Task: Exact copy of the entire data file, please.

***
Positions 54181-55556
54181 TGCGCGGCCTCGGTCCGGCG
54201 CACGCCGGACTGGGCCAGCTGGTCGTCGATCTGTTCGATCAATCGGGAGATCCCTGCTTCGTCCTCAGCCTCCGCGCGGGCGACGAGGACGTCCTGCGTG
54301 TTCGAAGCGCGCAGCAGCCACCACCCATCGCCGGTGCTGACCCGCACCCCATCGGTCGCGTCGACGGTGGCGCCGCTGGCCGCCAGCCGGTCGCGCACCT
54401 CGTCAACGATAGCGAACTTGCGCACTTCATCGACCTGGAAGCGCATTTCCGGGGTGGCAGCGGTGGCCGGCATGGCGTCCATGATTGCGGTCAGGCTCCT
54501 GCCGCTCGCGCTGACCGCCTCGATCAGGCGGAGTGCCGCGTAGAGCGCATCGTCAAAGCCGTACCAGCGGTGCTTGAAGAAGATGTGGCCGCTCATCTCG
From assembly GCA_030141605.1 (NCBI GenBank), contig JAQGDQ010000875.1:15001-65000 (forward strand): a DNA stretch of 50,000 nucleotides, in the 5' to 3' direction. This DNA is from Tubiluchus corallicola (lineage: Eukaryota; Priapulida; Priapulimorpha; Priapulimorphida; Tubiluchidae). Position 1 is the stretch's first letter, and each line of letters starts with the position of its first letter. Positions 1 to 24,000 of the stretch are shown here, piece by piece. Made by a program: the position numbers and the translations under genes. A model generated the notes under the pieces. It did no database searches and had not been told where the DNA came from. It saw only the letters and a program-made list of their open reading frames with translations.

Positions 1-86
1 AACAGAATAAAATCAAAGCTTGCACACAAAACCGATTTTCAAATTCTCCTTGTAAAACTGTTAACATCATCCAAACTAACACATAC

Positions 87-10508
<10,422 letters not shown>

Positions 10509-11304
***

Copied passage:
Positions 54181-55556
54181 TGCGCGGCCTCGGTCCGGCG
54201 CACGCCGGACTGGGCCAGCTGGTCGTCGATCTGTTCGATCAATCGGGAGATCCCTGCTTCGTCCTCAGCCTCCGCGCGGGCGACGAGGACGTCCTGCGTG
54301 TTCGAAGCGCGCAGCAGCCACCACCCATCGCCGGTGCTGACCCGCACCCCATCGGTCGCGTCGACGGTGGCGCCGCTGGCCGCCAGCCGGTCGCGCACCT
54401 CGTCAACGATAGCGAACTTGCGCACTTCATCGACCTGGAAGCGCATTTCCGGGGTGGCAGCGGTGGCCGGCATGGCGTCCATGATTGCGGTCAGGCTCCT
54501 GCCGCTCGCGCTGACCGCCTCGATCAGGCGGAGTGCCGCGTAGAGCGCATCGTCAAAGCCGTACCAGCGGTGCTTGAAGAAGATGTGGCCGCTCATCTCG
From assembly GCA_030141605.1 (NCBI GenBank), contig JAQGDQ010000875.1:15001-65000 (forward strand): a DNA stretch of 50,000 nucleotides, in the 5' to 3' direction. This DNA is from Tubiluchus corallicola (lineage: Eukaryota; Priapulida; Priapulimorpha; Priapulimorphida; Tubiluchidae). Position 1 is the stretch's first letter, and each line of letters starts with the position of its first letter. Positions 1 to 24,000 of the stretch are shown here, piece by piece. Made by a program: the position numbers and the translations under genes. A model generated the notes under the pieces. It did no database searches and had not been told where the DNA came from. It saw only the letters and a program-made list of their open reading frames with translations.

Positions 1-86
1 AACAGAATAAAATCAAAGCTTGCACACAAAACCGATTTTCAAATTCTCCTTGTAAAACTGTTAACATCATCCAAACTAACACATAC

Positions 87-10508
<10,422 letters not shown>

Positions 10509-11304